It’s the end of the Turbolet era at the Polish Air Navigation Services Agency (PANSA). After 34 years, on Wednesday February 22, the LET L-410 Turbolet “Parrot” aircraft with registration SP-TPA left the fleet of the PANSA’s Flight Inspection forever, ending an interesting and beautiful history.
SP-TPA flies to Czech Republic
The plane departed from Chopin Airport for Brno, with a new registration, but still partially remaining in the striking colors of “Parrot”. The aircraft finished its service in a jubilee year for the PANSA Flight Inspection – 2023 is the 60th anniversary of the service. The aircraft flew 9872 hours, which translated into a total of 5927 cycles. The first technical flight at the manufacturer factory was made on September 21, 1989.
Number one flight for the Flight Inspection took place on November 30, 1989. LET L-410 carried out its last inspection mission on May 12, 2021, under the command of Capt. Jaroslaw Rozwód.
The sister aircraft SP-TPB flew 6,407 hours, which translated into a total of 4,363 cycles. The turbojet was decommissioned and sold in 2016. Both aircraft flew a combined 16,279 hours during their time in service at PANSA, which will translate into 10,290 cycles.
In recent weeks, the aircraft was taken back by its new owner and extracted from the Polish aircraft register and registered in the Czech register. Its new registration marks are OK-TPA. Prior to the technical flight to Brno, Aeroservis s.r.o. employees carried out the technical inspection necessary for the flight for several days. The Czech Civil Aviation Administration (Úřad Pro Civilní Letectví) issued a permit for a one-time technical flight (Permit to Fly), allowing the plane to be ferried. The document describes in detail the rules for its execution, in the case of an aircraft that does not meet all the conditions required by airworthiness regulations. On February 21, 2023, a Czech inspector inspected the aircraft and signed the document, which was prepared three weeks ago.
History of PANSA Flight Inspection Turbolets
In the second half of the 1980s, operational wear and tear, maintenance problems and access to spare parts and B-70 aviation gasoline at Warsaw Airport became problematic. There was an urgent need to replace the Ilyushin Il-14-type “Parrots” used in aviation inspection with modern turboprop-powered aircraft.
The choice at that time fell on LET L-410 Turbolet, manufactured in what was then Czechoslovakia. The first Polish company to purchase L-410 UVP-E Turbolet aircraft in 1988 was AEROPOL from Warsaw, based at Bemowo airport. A year later, in 1989, two Turbolet aircrafts went to the flight inspection service functioning within the structure of the State Enterprise “Airports”. New aircrafts received the registration marks SP-TPA and SP-TPB. The currency of the transaction was transfer roubles.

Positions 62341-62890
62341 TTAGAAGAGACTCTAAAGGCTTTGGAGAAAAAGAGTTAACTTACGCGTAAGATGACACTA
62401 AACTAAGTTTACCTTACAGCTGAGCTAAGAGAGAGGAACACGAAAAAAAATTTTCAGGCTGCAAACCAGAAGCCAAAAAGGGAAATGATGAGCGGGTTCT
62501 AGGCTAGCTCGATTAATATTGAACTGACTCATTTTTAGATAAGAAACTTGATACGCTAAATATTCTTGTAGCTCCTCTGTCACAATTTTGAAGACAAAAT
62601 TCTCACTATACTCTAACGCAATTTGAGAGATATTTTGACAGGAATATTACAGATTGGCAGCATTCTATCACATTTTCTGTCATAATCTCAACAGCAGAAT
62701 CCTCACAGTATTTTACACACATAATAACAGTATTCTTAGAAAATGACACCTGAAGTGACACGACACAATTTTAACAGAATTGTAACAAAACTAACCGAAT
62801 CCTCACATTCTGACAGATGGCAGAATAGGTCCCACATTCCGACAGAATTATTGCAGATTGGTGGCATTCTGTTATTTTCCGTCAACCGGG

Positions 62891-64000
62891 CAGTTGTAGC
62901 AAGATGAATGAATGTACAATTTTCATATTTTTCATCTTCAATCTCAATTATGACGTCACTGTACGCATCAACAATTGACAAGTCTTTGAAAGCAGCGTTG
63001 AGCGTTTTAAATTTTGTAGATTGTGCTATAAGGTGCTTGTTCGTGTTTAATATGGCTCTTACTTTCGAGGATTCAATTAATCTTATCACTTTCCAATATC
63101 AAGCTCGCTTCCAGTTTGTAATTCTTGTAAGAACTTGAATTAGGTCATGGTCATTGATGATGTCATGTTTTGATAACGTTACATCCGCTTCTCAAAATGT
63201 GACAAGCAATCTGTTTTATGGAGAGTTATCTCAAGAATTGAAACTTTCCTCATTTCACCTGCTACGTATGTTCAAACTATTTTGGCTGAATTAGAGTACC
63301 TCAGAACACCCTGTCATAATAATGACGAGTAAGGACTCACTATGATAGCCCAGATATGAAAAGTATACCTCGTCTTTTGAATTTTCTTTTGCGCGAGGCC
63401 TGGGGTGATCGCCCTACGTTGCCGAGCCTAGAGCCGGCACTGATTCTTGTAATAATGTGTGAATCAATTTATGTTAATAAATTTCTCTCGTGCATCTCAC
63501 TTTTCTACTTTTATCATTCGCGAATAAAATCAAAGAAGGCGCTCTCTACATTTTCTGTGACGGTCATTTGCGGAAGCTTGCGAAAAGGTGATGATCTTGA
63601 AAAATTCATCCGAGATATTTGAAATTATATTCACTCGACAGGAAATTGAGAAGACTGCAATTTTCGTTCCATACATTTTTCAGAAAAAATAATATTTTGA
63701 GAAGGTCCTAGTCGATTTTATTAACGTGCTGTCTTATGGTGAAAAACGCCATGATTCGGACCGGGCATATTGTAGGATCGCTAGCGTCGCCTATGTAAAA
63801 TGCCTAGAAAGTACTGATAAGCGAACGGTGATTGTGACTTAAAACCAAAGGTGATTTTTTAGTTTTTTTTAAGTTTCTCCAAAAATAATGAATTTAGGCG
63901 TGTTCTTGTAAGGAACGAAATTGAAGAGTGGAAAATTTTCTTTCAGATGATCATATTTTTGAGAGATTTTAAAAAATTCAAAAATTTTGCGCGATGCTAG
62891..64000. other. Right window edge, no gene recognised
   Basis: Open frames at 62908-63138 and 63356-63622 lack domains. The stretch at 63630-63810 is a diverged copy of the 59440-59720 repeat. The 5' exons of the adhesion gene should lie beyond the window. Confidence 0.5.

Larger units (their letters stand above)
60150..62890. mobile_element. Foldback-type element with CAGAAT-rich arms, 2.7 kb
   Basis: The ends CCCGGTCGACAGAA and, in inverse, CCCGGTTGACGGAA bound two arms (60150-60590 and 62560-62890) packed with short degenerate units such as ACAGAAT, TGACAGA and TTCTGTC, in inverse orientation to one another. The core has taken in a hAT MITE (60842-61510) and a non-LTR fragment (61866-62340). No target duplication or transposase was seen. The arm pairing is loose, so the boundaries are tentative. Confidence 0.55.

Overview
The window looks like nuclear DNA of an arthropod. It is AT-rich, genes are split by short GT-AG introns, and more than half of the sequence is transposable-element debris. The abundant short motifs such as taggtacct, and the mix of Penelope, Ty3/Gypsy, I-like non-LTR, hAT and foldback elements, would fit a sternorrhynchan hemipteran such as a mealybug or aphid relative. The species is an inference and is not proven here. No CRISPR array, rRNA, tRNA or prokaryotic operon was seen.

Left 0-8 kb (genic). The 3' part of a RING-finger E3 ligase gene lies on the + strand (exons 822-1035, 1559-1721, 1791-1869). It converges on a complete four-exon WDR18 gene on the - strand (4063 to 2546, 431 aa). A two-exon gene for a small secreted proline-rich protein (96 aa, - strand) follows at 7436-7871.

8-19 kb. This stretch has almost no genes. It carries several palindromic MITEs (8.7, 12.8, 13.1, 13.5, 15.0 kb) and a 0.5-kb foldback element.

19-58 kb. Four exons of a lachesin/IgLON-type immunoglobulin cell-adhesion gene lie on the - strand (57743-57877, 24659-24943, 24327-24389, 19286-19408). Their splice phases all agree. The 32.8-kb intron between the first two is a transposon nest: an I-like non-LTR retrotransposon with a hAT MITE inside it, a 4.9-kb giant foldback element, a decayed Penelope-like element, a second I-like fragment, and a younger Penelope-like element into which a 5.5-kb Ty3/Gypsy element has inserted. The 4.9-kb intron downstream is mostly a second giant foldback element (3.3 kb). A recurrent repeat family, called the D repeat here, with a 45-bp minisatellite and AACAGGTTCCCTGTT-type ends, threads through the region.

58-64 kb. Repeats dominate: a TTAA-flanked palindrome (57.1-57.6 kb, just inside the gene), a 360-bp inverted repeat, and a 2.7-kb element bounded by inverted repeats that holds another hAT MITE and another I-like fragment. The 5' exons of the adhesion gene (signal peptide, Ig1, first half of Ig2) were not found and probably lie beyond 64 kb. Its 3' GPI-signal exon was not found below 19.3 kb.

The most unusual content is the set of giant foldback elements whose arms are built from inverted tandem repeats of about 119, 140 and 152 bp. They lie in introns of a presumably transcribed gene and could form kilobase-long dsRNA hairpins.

Both Turbolets were modified. They were equipped with autopilot installations, EGPWS and TCAS II systems. The L410 aircraft, as well as the Beechcraft currently in service, served as a platform carrying an aerial control system on board, used mainly for the control of radio-navigation equipment. The first systems built aboard the L410 were the ASI and SIERRA systems, which were replaced by the CFIS-1 system designed by CAS with the cooperation of flight inspectors and an avionics engineer in the Air Operations Department.
The replaced aerial inspection systems were single units that could be transferred from one aircraft to another within a few working days. Obviously, this was not a convenient solution. So after the decision was made to purchase a new aerial control system, it was decided to purchase two independent AD-AFIS-130 systems from the German company Aerodata. One of these systems, dismantled from the SP-TPB aircraft, was built aboard Beechcraft’s SP-TPU and is still the primary tool for aerial inspection. The system once serving from aboard the SP-TPA is awaiting a second aircraft to appear in the PANSA’s Inspection fleet.
Searching for a modern plane
In 2012, the Polish Air Navigation Services Agency decided to replace the “Parrot” L-410 Turbolet, with new survey aircraft. The decision was influenced, among other things, by the wear and tear of the aircraft, increasing problems with access to spare parts for this type of aircraft, which has been out of production for years. This translated into ever-increasing prices, long waiting periods for delivery, reaching up to 9 months, and poor quality.
In addition, the Turbolets, due to their relatively poor on-board equipment and lack of a Flight Management System (FMS), were unable to perform flights associated with the validation of newly designed navigation procedures, such as SID and STAR. After the PANSA purchased the Beechcraft Super King Air B350i aircraft, the first Turbolet (SP-TPB) was sold in 2016. The aircraft was purchased by the Czech company Aeroservis, registering it as OK-TPB.
Polish Flight Inspection
The PANSA Flight Inspection has been in existence since 1963. Its tasks include: Inspection of airport ground equipment and validation of instrumental flight procedures.
PANSA’s Flight Inspection fleet currently consists of one Beechcraft Super King Air 350i (SP-TPU).